Despite a last-minute stand by Brookhaven Innovation Academy parents asking the City Council to hold off on approving to buy some 30 acres of wooded property at PDK Airport, the council voted 3-1 to move forward with the $5.7 million purchase to keep the area as green space.
Councilmember Bates Mattison cast the lone no vote. He is the former executive director of BIA, a state charter school that began as a city initiative and is now an independent entity. The school is currently located in Norcross after its board could not find suitable property in the city limits.
Parents of BIA students were hoping a portion of the PDK Airport land could be used as a school site to bring it back into the city and have been sending non-stop emails since Thursday to the City Council asking them to delay the vote. Many also spoke at the meeting, pleading with council to delay the vote.
But part of the purchase agreement between the county and the city includes the promise of no development on the land, said City Manager Christian Sigman during the council work session before the council meeting. Any development, such as a school, would make the agreement null and void. The county must now approve the purchase for it to be final and is expected to vote on the agreement early next year. The $5.7 million price is set by the Federal Aviation Administration at fair market value, according to city officials.
Councilmember John Park, who represents the area where the green space is located, noted that two years ago, when the land was valued at $3 million, the City Council changed its comprehensive plan to make buying this piece of property a priority. The city has also made it part of its parks master plans to up its current five acres of green space per 1,000 residents to eight acres per 1,000 residents, which, he said, this land buy will bring closer to a reality.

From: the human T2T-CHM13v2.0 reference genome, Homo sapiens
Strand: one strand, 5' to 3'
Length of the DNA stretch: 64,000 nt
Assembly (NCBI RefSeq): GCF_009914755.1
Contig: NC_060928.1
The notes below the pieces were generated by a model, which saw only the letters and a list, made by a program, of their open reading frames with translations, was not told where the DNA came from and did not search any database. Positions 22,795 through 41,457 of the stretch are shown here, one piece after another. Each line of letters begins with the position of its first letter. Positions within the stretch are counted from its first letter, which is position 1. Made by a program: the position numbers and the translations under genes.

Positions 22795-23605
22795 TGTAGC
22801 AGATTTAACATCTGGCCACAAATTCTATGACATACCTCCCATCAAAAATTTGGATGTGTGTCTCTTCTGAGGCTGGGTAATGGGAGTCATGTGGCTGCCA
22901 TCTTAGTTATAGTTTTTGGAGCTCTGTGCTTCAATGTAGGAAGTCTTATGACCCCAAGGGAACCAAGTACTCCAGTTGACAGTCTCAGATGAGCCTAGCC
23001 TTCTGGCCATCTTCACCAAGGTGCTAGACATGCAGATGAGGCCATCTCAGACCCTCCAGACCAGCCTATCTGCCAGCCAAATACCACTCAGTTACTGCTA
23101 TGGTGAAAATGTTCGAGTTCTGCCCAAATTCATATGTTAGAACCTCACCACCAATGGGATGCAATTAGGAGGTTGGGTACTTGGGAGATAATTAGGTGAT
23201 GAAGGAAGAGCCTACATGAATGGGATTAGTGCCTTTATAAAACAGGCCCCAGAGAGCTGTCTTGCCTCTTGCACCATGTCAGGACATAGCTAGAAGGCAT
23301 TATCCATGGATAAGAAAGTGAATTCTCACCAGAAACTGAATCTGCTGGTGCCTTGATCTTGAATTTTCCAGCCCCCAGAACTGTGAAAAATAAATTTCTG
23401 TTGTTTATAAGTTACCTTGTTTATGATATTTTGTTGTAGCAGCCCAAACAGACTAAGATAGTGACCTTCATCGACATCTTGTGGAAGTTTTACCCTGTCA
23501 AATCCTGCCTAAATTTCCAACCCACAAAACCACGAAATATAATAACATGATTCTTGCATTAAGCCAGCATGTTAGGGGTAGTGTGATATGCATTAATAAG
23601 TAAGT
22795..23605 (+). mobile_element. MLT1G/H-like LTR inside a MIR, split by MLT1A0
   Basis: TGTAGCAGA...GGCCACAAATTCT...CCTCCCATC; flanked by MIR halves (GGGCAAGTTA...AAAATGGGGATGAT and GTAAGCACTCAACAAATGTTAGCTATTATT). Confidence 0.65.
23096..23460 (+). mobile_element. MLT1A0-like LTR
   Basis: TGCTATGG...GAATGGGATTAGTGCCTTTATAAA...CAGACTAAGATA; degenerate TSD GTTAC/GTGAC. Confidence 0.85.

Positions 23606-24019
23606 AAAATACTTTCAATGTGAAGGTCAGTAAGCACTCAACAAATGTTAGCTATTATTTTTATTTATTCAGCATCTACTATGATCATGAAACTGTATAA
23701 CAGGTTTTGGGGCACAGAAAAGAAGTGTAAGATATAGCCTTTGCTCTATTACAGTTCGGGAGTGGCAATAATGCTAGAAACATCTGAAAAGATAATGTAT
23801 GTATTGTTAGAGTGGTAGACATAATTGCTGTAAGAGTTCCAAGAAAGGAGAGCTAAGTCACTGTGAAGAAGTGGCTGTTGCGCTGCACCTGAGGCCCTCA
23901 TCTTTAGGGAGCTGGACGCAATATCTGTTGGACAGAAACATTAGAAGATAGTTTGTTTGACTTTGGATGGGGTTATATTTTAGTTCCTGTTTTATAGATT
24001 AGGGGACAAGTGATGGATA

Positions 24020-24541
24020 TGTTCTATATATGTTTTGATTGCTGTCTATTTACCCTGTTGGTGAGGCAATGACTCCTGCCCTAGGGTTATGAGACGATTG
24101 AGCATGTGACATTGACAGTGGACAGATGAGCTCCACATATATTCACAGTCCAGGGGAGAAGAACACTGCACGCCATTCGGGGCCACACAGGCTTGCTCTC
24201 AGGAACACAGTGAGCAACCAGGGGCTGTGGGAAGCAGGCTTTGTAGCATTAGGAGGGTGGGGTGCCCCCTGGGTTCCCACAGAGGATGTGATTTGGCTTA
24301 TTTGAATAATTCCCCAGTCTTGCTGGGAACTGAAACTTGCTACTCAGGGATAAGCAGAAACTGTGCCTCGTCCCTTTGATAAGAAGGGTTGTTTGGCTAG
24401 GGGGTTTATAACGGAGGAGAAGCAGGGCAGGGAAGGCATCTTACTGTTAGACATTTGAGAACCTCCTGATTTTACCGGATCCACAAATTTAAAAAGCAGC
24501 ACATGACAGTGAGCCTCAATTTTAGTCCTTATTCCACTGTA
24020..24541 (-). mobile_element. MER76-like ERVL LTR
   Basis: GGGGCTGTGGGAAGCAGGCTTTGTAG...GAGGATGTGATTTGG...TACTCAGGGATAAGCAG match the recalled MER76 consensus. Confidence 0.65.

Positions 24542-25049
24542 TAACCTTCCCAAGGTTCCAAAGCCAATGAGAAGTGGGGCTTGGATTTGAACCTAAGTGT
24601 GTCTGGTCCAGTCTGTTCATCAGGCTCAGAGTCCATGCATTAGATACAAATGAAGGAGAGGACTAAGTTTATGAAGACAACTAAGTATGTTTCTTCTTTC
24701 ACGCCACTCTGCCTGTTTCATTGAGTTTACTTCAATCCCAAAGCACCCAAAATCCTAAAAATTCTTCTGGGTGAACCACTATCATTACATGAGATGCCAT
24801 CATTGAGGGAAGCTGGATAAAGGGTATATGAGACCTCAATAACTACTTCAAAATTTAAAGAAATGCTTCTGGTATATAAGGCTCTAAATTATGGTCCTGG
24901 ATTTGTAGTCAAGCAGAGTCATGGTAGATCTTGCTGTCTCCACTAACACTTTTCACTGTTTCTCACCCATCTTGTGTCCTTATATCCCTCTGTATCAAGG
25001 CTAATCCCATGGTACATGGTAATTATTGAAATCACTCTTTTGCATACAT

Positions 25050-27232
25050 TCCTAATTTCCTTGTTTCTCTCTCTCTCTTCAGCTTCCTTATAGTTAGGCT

“This is just a continuation of our goals as a city,” Park said. “We spent two years publicly debating this and four months looking for funding and vetting it. This fits with our policy.”
Mattison made a motion requesting a 30-day deferral, but it failed for a lack of a second. He said the City Council was neglecting its fiduciary duty by not exploring options to monetize the property, including allowing BIA to locate at the site and pay to cover the $5.7 million price tag.
“We have unanimous support to preserve this as green space. The only question is funding … how we are going to pay for it?” Mattison said. “There are ways we can monetize … including BIA as a participant. They could pay for the amortization of the $5.7 million. But this contract stops all of these options dead in the water.”
Councilmember Joe Gebbia, who helped start BIA and sat on its board of directors at one time, said his “heart breaks” that the school is not currently located in Brookhaven. He said he didn’t understand why the BIA board and parents did not approach DeKalb County about the site since they are the seller of the land. He also questioned the last-minute attempt to stop a plan that has been years in the making.
“You can’t wait until the 11th hour,” he said.
Former city council member and developer Jim Eyre said he wanted his tax dollars to go toward “paving, parks and police” and not the purchase of green space.
“If you want to do projects outside [paving, parks and police], put together a list and put it out to a referendum,” he said. “We did not vote for obscure funding for pet projects of a councilman.”
Eyre added that the land could be used for a soccer complex or a school. He also again accused Councilmember Park of benefiting from the purchase because his home is adjacent to the airport land. Park did not address the accusation at this City Council meeting, but denied any conflict of interest raised by Eyre at a September meeting.
Several BIA parents spoke as well, including Adam Caskey, whose son attends the school.
“I’m here to speak to you on behalf of the many united families that emailed you guys,” he said.
“The most important thing is a strong desire from BIA to come home. I’m here for more than 100 parents just to say please don’t forget about us. As a citizen, it would be a travesty for this institution to not ultimately make its way home,” he said.